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Health Reform as Theater: Let Me Down Easy

For a Broadway stage, the set is simple and spare – a long, white leather couch, a handful of wooden tables and chairs. No ornamentation is needed; the stories being told on the stage are what command the audience’s attention. Let Me Down Easy is health reform as poignant, funny and gripping theater.

A supermodel compares the high-powered physicians a cosmetics company gets her after she signs a lucrative contract to the doctors she had access to during her working-class childhood. A middle-aged woman emotionally refuses dialysis because of the terrible injuries her daughter sustained while undergoing dialysis when a hospital’s mistake left her covered in blood. And a cancer patient hospitalized with a post-chemotherapy fever describes being told not to take it personally that her chart has been lost: “that happens here quite a bit.”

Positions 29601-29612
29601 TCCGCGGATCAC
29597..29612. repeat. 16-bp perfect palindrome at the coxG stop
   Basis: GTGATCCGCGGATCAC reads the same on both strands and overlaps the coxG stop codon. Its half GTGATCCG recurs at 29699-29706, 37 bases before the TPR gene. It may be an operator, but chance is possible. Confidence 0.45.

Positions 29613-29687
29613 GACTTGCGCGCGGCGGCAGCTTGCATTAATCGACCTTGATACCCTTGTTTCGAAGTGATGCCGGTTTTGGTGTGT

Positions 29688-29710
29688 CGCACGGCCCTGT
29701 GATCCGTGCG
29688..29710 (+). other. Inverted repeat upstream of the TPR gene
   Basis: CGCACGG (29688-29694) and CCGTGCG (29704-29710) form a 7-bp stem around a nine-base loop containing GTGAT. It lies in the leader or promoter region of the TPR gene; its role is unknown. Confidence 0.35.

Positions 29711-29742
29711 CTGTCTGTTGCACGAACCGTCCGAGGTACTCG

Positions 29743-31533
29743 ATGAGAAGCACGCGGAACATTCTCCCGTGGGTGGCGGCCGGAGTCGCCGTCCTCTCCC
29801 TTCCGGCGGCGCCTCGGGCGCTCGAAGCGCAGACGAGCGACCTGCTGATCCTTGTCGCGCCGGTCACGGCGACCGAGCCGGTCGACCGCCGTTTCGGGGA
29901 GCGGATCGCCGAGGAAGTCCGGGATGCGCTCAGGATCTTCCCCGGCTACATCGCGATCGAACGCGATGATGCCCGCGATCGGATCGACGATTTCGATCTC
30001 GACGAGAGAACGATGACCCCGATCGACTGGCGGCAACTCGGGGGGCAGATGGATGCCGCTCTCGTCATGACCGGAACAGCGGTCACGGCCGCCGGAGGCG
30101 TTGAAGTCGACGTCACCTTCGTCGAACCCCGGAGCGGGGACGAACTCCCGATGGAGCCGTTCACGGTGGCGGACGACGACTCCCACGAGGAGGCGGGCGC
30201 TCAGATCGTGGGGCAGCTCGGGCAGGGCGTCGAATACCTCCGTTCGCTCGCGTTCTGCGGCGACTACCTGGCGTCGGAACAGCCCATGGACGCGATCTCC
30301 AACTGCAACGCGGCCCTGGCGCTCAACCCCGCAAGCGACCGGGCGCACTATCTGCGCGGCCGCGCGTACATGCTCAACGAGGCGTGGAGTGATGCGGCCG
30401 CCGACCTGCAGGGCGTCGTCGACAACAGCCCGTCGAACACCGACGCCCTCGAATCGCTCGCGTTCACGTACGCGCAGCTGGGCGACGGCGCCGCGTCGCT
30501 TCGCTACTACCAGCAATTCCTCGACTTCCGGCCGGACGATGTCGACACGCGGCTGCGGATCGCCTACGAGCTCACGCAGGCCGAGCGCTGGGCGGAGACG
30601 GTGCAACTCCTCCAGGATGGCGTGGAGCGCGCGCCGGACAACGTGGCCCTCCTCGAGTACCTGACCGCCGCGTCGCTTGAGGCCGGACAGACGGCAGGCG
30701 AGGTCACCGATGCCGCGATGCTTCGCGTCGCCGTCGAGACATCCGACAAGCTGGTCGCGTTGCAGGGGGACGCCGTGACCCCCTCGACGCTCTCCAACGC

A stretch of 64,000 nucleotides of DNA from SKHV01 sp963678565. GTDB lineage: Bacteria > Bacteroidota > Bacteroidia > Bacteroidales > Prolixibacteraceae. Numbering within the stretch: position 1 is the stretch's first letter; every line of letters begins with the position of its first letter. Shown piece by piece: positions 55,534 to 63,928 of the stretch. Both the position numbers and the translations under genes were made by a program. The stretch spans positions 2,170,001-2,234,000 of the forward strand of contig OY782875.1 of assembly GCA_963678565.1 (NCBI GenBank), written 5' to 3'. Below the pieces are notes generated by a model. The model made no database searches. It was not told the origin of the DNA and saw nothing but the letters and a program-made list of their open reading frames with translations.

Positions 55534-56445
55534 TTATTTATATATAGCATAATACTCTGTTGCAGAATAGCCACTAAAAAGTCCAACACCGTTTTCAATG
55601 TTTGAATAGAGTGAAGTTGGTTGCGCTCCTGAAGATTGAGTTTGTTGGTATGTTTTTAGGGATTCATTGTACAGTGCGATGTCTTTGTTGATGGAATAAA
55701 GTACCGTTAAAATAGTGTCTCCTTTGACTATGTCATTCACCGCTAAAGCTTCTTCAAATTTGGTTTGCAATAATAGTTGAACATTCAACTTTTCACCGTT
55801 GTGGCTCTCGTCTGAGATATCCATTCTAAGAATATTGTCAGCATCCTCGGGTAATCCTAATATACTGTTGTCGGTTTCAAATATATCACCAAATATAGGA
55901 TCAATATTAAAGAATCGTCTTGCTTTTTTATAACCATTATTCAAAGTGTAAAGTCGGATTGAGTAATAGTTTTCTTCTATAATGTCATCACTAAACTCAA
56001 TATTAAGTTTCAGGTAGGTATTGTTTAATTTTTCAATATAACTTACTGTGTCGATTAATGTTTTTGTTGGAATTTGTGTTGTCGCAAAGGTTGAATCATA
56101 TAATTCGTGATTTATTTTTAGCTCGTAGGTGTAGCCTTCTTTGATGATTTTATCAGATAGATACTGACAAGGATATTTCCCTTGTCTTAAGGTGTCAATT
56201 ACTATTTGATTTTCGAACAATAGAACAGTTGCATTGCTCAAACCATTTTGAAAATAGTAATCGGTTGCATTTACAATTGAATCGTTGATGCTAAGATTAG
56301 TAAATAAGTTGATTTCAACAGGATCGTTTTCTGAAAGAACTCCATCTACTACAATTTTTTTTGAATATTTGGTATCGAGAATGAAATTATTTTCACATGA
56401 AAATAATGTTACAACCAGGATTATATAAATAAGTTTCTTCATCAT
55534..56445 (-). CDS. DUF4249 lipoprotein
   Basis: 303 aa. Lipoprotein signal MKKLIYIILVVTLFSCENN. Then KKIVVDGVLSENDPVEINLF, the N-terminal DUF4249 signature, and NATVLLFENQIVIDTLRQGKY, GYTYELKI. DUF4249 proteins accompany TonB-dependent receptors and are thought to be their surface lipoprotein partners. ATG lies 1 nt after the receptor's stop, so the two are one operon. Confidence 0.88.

Every word is true, every story describes a personal struggle with illness, dying and the medical care that sometimes happens in between. Twenty people speak, each in a separately titled vignette, but only one person appears on stage. That’s Anna Deavere Smith, who carefully selects verbatim excerpts from interviews she conducted and then meticulously mimics those interviewees’ body language and speech patterns in a manner so convincing that, in the miracle that is theater, she disappears into her characters. Some are well-known – Lance Armstrong, former Texas Gov. Ann Richards – others are not – a musicologist, a Buddhist monk, a rodeo bullrider.

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